Whale shark

Gentle giants of the sea, with mouths wide open to filter the ocean’s bounty

Omri Yossef Omessi


Whale shark

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Gentle giants of the sea, with mouths wide open to filter the ocean’s bounty

Population

The world’s largest living fish, the whale shark, is an awe-inspiring creature that can reach staggering lengths of up to 12 meters (39 feet) and weigh approximately 14 tons (28,000 pounds). Despite their immense size, these gentle giants are renowned for their harmlessness and friendly disposition towards humans. They belong to the Orectolobiformes, encompassing other carpet sharks like nurse sharks and wobbegongs.

Whale sharks are remarkable filter feeders, subsisting on a diet of tiny plankton and small fish. Their feeding process involves sucking water into their enormous mouths, which are equipped with over 300 rows of teeth. However, these teeth are not used for biting or chewing but serve a different purpose. Whale sharks boast five pairs of gill slits, which function as filters, trapping food particles within their mouths as water is expelled. Additionally, they possess a pair of barbels, whisker-like sensory organs located near their nostrils, aiding them in detecting prey in the surrounding water.

These magnificent creatures primarily inhabit warm tropical and subtropical waters found in various parts of the world. Whale sharks are known for their migratory behavior, often traveling long distances for food and suitable breeding grounds. Their significance extends beyond their sheer size, as they play a vital role in maintaining the balance of marine ecosystems by regulating plankton populations and contributing to the health of oceanic food webs.

Distribution

Country
Population est.
Status
Year
Comments
Atlantic Ocean
2016
Indian Ocean
2016
Pacific Ocean
2016
American Samoa
2016
Angola
2016
Anguilla
2016
Antigua & Barbuda
2016
Argentina
2016
Aruba
2016
Australia
2016
Bahamas
2016
Bahrain
2016
Bangladesh
2016
Barbados
2016
Belize
2016
Benin
2016
Brazil
2016
British Virgin Is.
2016
Brunei
2016
Cambodia
2016
Cameroon
2016
Canada
2016
Vagrant
Cape Verde
2016
Cayman Islands
2016
Chile
2016
China
2016
Colombia
2016
Congo-Brazzaville
2016
Cook Islands
2016
Costa Rica
2016
Cuba
2016
Curaçao
2016
Côte D’ivoire
2016
DR Congo (Kinshasa)
2016
Djibouti
2016
Dominica
2016
Ecuador
2016
Egypt
2016
El Salvador
2016
Equatorial Guinea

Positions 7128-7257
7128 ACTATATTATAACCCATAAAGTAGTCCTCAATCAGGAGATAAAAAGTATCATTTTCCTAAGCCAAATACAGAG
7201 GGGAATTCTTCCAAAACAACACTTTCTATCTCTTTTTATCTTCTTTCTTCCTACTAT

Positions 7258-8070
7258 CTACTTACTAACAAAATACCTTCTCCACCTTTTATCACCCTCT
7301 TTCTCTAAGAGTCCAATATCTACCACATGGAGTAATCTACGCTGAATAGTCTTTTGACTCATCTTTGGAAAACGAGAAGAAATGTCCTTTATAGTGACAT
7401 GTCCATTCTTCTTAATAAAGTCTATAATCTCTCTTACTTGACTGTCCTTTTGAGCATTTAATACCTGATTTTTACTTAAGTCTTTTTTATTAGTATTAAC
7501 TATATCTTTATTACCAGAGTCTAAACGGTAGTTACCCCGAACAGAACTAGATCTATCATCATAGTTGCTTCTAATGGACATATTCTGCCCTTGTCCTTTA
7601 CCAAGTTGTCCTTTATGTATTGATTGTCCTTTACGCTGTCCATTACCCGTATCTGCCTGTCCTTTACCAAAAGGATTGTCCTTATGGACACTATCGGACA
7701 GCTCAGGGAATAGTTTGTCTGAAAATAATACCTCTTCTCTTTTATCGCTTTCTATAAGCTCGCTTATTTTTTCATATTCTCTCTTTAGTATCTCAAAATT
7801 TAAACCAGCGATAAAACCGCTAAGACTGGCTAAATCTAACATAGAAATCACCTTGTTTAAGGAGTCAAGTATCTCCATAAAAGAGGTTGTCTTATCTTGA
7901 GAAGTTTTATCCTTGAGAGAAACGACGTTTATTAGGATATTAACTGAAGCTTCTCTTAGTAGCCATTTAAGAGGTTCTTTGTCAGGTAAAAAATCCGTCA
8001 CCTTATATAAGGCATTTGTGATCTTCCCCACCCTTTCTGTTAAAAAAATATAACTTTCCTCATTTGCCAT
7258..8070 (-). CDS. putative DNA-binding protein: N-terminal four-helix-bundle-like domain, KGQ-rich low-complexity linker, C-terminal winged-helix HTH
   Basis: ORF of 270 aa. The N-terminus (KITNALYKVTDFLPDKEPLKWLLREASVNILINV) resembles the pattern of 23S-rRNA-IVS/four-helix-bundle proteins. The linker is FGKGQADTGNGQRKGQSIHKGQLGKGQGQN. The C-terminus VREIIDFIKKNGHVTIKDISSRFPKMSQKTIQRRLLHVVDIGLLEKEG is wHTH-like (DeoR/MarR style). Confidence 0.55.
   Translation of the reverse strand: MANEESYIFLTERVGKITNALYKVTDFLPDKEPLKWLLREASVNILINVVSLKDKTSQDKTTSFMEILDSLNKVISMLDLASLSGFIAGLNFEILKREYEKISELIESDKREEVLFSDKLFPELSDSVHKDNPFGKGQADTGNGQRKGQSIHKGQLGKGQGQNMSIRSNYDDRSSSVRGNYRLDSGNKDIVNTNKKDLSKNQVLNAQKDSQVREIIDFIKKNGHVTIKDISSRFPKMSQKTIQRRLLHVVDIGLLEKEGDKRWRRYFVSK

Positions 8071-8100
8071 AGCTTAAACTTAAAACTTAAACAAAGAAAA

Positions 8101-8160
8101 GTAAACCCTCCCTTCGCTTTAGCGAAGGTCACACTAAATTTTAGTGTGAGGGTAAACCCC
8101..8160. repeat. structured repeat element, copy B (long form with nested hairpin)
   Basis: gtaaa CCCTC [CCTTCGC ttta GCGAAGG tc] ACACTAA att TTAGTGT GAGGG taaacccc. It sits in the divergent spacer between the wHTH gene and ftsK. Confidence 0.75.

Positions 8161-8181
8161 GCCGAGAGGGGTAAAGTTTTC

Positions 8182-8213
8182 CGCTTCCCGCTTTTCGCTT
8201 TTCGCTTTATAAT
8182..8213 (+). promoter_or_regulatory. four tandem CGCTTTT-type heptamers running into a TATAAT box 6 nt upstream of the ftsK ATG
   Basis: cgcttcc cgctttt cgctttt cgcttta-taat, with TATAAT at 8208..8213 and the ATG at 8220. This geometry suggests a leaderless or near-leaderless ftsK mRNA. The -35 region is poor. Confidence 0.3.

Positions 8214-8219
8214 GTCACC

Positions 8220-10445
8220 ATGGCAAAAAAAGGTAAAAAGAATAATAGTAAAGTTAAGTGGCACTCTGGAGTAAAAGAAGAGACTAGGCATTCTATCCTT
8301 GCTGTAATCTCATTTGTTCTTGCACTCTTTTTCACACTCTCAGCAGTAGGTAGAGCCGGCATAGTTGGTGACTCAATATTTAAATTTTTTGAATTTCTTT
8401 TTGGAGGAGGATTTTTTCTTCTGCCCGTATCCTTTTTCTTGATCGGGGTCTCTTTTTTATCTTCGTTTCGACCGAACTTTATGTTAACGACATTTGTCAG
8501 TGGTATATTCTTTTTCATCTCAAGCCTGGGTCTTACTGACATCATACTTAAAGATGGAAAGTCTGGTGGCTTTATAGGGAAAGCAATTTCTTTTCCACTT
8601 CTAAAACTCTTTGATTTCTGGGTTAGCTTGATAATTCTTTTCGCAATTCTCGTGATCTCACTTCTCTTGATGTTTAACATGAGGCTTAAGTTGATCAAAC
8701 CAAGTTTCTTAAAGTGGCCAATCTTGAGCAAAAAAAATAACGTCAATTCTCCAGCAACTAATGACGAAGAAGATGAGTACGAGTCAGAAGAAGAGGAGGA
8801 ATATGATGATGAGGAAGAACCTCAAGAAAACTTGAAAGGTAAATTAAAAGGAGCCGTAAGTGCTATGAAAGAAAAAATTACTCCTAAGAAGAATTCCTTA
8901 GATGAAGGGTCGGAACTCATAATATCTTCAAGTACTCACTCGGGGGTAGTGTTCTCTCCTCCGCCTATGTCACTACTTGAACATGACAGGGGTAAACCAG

2016
Eritrea
2016
Ethiopia
2016
Fiji
2016
French Guiana
2016
French Polynesia
2016
Gabon
2016
Gambia
2016
Ghana
2016
Grenada
2016
Guadeloupe
2016
Guatemala
2016
Guinea-Bissau
2016
Guinea
2016
Guyana
2016
Haiti
2016
Honduras
2016
India
2016
Indonesia
2016
Iran
2016
Iraq
2016
Israel
2016
Jamaica
2016
Japan
2016
Jordan
2016
Kenya
2016
Kiribati
2016
Liberia
2016
Madagascar
2016
Malaysia
2016
Maldives
2016
Marshall Islands
2016
Martinique
2016
Mauritania
2016
Mexico
2016
Micronesia
2016
Montserrat
2016
Morocco
2016
Mozambique
2016
Myanmar
2016
Namibia
2016
Nauru
2016
New Caledonia
2016
New Zealand
2016
Vagrant
Nicaragua
2016
Nigeria
2016
Niue
2016
Oman
2016
Pakistan
2016
Panama
2016
Papua New Guinea
2016
Peru
2016
Philippines
2016
Pitcairn
2016
Portugal
2016
Puerto Rico
2016
Qatar
2016
Saint Helena
2016
Saint Lucia
2016
Saint Martin
2016
French Part
Saint Vincent
2016
Samoa
2016
Saudi Arabia
2016
Senegal
2016
Sierra Leone
2016
Sint Maarten
2016
Dutch Part
Solomon Islands
2016
Somalia
2016
South Africa
2016
St. Kitts & Nevis
2016
Sudan
2016
Suriname
2016
São Tomé & Príncipe
2016
Taiwan
2016
Tanzania
2016
Thailand
2016
Togo
2016
Tokelau
2016
Tonga
2016
Turks & Caicos
2016
Tuvalu
2016
UAE
2016
US Virgin Islands
2016
United States
2016
Uruguay
2016
Vanuatu
2016
Venezuela
2016
Vietnam
2016
Wallis & Futuna
2016
Yemen
2016

Recent Updates

July 2024: Researchers have discovered that the whale shark significantly feeds on Sargassum, a brown seaweed prevalent at Ningaloo Reef. Analysis of whale shark tissue revealed compounds from this seaweed, highlighting its importance in the diet of these giant fish.

Sept 2023: According to a study by UK and Mexican researchers published in Scientific Reports, eco-tourism may be influencing the behavior of whale sharks. The research indicates that whale sharks display signs of disturbance when in close proximity to human swimmers.

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Get to know me

Terrestrial / Aquatic

Altricial / Precocial

Polygamous / Monogamous

Dimorphic (size) / Monomorphic

Active: Diurnal / Nocturnal

Social behavior: Solitary / Pack / Herd

Diet: Carnivore / Herbivore / Omnivore / Piscivorous / Insectivore

Migratory: Yes / No

Domesticated: Yes / No

Dangerous: Yes / No